In the recent years, the armamentarium for the treatment of hematological malignancies has been substantially enriched by the implementation of novel classes of drugs that target specific signaling or metabolic pathways and/or the microenvironment of the malignant cells. Proteasome inhibitors and immunomodulatory drugs have revolutionized the treatment of multiple myeloma patients; and this fascinating development is still ongoing as second generation novel drugs and monoclonal antibodies will soon find their way into the clinics, which are likely to further improve the survival of our patients. Small drugs have been also introduced in the treatment of myeloid malignancies and now, such drugs targeting essential pathways are also available for chronic lymphocytic leukemia, the most common leukemic disease in the western world.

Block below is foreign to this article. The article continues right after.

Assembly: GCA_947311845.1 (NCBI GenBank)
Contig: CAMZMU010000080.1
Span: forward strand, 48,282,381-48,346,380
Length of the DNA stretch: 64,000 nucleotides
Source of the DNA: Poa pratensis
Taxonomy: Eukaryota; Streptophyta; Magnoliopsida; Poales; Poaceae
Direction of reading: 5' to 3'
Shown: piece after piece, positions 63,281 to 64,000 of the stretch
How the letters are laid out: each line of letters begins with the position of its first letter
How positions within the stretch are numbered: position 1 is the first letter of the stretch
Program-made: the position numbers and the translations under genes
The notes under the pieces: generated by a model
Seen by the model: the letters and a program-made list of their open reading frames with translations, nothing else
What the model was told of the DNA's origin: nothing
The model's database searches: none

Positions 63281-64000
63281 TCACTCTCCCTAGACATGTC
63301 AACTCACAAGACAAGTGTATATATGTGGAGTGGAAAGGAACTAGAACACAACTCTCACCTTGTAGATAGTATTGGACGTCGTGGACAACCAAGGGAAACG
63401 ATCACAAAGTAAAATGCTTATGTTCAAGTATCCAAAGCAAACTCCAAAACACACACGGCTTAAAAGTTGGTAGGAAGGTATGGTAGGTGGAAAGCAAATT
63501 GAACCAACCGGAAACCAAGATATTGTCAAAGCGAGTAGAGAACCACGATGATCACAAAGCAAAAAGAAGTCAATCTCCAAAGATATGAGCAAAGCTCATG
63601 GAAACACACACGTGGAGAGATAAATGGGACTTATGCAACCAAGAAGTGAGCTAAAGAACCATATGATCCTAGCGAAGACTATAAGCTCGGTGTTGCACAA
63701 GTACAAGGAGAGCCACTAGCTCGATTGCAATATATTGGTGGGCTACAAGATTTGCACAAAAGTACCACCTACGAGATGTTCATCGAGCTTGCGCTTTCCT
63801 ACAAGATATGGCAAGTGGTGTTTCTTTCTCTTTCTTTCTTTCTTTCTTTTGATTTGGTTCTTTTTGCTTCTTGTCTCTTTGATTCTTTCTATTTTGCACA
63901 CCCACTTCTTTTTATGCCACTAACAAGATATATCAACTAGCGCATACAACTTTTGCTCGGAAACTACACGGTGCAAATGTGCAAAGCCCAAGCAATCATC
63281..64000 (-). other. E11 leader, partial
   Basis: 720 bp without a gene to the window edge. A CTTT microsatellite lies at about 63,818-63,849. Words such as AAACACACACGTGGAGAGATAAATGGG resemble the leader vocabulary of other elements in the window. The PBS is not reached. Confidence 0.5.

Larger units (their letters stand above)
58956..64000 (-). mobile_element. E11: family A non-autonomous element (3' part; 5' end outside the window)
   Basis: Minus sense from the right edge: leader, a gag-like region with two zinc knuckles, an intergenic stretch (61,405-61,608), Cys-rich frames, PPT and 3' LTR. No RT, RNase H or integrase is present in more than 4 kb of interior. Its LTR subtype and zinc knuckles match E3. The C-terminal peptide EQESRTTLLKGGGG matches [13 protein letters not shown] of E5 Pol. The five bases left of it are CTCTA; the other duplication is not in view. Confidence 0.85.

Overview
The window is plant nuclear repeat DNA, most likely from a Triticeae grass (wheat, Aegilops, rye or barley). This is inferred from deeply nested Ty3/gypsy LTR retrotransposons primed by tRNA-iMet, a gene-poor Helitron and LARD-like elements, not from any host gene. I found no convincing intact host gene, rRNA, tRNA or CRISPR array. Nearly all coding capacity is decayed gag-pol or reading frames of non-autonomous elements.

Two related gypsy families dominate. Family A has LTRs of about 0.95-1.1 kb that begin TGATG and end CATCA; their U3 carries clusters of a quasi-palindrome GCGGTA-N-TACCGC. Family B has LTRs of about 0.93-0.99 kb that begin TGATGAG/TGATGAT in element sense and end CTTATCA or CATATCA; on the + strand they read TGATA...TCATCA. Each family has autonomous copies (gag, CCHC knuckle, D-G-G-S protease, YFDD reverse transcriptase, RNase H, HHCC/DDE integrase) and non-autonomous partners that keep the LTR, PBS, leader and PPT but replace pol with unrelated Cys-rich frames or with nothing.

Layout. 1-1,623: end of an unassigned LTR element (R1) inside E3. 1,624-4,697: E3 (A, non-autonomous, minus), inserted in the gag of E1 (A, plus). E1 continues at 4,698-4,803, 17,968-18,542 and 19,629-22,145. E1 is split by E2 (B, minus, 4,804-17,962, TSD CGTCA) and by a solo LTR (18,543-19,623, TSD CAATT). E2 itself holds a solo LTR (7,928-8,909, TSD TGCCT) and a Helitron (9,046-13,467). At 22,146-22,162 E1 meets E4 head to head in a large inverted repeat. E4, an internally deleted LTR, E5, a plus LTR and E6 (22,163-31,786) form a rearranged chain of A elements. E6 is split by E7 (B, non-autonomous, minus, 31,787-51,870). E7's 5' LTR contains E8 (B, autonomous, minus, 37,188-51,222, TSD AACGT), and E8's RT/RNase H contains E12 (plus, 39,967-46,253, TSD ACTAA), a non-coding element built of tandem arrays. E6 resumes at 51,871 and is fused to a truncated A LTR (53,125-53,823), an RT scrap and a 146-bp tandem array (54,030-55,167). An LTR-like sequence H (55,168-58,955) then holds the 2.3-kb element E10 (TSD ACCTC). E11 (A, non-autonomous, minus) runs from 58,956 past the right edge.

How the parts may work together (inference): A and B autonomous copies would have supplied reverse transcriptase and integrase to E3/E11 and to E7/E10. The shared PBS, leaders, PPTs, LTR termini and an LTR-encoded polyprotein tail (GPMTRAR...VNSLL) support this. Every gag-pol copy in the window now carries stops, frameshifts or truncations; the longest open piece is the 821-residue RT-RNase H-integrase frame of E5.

In this issue of MEMO, Lukas Weiss and his colleagues give a clinical update on inhibitors of B-cell receptor kinases in this disease. These new agents have potent activity in heavily pretreated patients as well as in patients whose disease is characterized by the chromosomal aberration del(17), a hallmark of a usually dismal prognosis. Despite substantial improvements in the treatment of B-CLL, especially for younger patients using modern immunochemotherapy regimens, the time is ripe for a revolution in the management of very high-risk patients and patients’ refractory to currently established treatments.